In a study addressing a similar topic conducted by Hassler et al.11 of the software engineering community, the most desired features of systematic review support tools were supporting collaboration and search and selection. This aspect of using these online tools to collaborate online and have a shared repository of resources was also highlighted in our survey. Of course, systematic reviews and guidelines cannot be done by an individual and many of these tools facilitate the work of a group in a more effective way than traditional approaches such as emailing Word documents to large groups.

Technology has advanced rapidly since the days of the first systematic review software 20 years ago. Newer software programs are taking innovative approaches to streamlining systematic review and guideline development, with machine learning,12 harnessing the power of the crowd,13 and systematic review automation14 all being exciting new developments in systematic review and guideline technology. With the proliferation of systematic review and guideline development software, it can be difficult for groups to determine exactly what software is available to support them throughout the process. A useful resource is the SR Toolbox, which provides an online catalogue of different tools and in which they fit within the systematic review and guideline development process.6 It also provides useful information such as whether they are freely available or if there is a cost, in which they can be accessed, and what steps in the systematic review process they support. At this stage, there are over 140 tools identified in the SR Toolbox. However, our survey found that across the G-I-N membership only 26 tools are actively used. There may be many reasons behind this gap, including that G-I-N members may have not heard of some of the alternatives, or that these alternatives may not be as useful as those identified within our survey.

As systematic review methods have become increasingly complex, it is important that tool developers simplify and streamline this process as much as possible rather than adding to complexity due to overly complicated user interfaces. As found in a study by Marshall et al.,15 and in ours, some of the tools had very steep learning curves or were too complicated for users. This barrier was also mentioned in our survey. The results of this survey may provide useful information for developers of tools that can be used to improve the design and conceptualization of future developments.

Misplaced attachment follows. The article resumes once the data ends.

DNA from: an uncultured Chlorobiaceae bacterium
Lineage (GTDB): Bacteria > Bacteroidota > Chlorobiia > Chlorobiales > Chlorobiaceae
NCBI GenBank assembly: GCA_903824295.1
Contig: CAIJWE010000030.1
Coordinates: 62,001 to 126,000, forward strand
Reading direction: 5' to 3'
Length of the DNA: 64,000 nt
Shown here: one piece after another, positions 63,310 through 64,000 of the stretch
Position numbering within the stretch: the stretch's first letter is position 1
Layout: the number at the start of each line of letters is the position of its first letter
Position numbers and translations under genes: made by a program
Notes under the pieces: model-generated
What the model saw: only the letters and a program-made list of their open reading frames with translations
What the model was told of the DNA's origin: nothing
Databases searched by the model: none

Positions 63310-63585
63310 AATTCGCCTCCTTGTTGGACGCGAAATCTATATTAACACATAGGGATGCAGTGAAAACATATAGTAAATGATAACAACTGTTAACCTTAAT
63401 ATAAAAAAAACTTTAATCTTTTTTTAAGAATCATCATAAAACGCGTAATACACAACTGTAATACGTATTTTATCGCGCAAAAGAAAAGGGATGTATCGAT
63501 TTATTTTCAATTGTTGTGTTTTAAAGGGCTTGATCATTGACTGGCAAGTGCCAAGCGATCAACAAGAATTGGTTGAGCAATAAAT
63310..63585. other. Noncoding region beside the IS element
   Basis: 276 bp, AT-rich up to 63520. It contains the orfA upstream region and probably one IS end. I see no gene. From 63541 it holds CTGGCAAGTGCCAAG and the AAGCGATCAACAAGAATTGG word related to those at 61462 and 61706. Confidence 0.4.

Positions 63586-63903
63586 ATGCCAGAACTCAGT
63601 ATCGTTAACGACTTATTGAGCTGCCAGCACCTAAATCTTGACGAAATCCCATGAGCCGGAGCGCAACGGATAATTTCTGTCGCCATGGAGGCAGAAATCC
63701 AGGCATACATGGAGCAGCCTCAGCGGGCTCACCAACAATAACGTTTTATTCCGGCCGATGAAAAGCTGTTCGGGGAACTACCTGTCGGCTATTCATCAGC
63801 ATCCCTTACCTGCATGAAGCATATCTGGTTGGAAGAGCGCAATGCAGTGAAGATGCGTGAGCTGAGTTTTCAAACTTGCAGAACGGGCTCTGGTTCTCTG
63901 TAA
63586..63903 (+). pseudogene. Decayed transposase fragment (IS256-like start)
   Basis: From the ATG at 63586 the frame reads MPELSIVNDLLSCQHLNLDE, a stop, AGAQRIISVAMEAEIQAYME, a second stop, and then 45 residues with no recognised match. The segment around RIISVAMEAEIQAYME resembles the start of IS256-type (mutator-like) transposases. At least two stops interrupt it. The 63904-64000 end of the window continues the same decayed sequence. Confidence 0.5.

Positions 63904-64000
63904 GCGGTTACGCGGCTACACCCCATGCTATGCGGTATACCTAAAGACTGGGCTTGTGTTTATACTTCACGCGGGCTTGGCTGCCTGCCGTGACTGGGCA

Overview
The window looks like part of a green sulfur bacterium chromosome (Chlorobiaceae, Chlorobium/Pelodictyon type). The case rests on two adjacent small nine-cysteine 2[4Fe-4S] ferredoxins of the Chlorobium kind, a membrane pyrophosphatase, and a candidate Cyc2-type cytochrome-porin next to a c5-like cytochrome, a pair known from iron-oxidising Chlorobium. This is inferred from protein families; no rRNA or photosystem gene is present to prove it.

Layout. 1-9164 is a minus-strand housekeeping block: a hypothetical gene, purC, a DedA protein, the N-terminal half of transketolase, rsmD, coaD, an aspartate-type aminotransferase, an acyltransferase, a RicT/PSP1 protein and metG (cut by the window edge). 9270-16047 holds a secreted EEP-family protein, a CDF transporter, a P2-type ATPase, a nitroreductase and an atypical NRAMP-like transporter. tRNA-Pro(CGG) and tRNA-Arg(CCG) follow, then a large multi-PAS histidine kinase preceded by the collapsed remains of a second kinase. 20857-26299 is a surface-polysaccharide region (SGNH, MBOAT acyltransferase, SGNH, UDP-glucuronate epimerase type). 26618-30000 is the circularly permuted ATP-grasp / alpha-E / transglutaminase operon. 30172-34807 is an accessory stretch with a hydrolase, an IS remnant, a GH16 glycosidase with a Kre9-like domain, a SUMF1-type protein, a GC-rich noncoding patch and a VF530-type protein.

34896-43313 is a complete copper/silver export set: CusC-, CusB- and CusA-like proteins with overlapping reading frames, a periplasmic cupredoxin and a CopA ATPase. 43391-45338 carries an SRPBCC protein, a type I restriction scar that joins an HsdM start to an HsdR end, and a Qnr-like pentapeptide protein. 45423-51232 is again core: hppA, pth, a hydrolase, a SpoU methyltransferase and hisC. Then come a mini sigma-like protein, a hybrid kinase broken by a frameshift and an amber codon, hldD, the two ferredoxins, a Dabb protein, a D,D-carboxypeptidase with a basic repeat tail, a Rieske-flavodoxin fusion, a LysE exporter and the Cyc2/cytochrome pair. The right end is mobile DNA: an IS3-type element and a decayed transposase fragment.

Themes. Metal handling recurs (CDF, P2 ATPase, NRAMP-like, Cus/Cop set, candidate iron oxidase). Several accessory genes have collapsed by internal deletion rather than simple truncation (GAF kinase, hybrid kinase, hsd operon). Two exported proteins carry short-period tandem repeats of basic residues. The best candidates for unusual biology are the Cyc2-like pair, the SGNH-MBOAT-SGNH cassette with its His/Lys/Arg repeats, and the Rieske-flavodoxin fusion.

Although our sample size is relatively small with a RR of 34%, it provides an important contribution to the area of systematic review and guideline development software use and behaviour which is currently under evaluated. Our study, along with the study by Marshall et al.,15 can be viewed as useful hypothesis generating research which can be further evaluated in larger studies of systematic review and guideline development communities.


The survey of guideline developers and systematic reviewers found that the majority of guideline developers who responded used one or more of the online tools available to assist them in their work. The most widely used tools were GRADEpro GDT, Dropbox, and RevMan. In regards to whether the tools used by the various organizations were considered useful or not during the development process, the answer was a resounding ‘yes’. The majority state that they would recommend the tools they use to another organization. The results showed that guideline developers mostly used digital tools in the evidence gathering phase of guideline development, and little in the phase of publication and dissemination of content. These results should be interpreted with care given the small sample size and low RR.


The authors would like to thank members of G-I-N Tech for contributing ideas for the survey. The authors would also like to thank the G-I-N board and staff for their support, particularly Elaine Harrow and Allison Smith. We would like to thank all G-I-N members who volunteered their time to complete this survey.


The Guidelines International Network (G-I-N) is an international not-for-profit association of organizations and individuals involved in the development and use of clinical practice guidelines. G-I-N is a Scottish Charity, recognized under Scottish Charity Number SC034047. More information on the Network and its activities are available on its website: This paper/presentation reflects the views of its authors, and the G-I-N is not liable for any use that may be made of the information contained therein.

The G-I-N;, which is a Scottish Charity, recognized under Scottish Charity Number SC034047, provided support for collaboration of authors. The G-I-N Board of Trustees had an opportunity to comment on this paper, but did not have any role in development or preparation of the manuscript for publication.

Conflicts of interest

The authors report no conflicts of interest.


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guidelines; Guidelines International Network; systematic review; technology

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A video commentary on implementation project titled: How do health professionals prioritise clinical areas for implementation of evidence into practice? The commentary is provided by Andrea Rochon RN, MNSc, Research Assistant, Queen's University, Ontario, Canada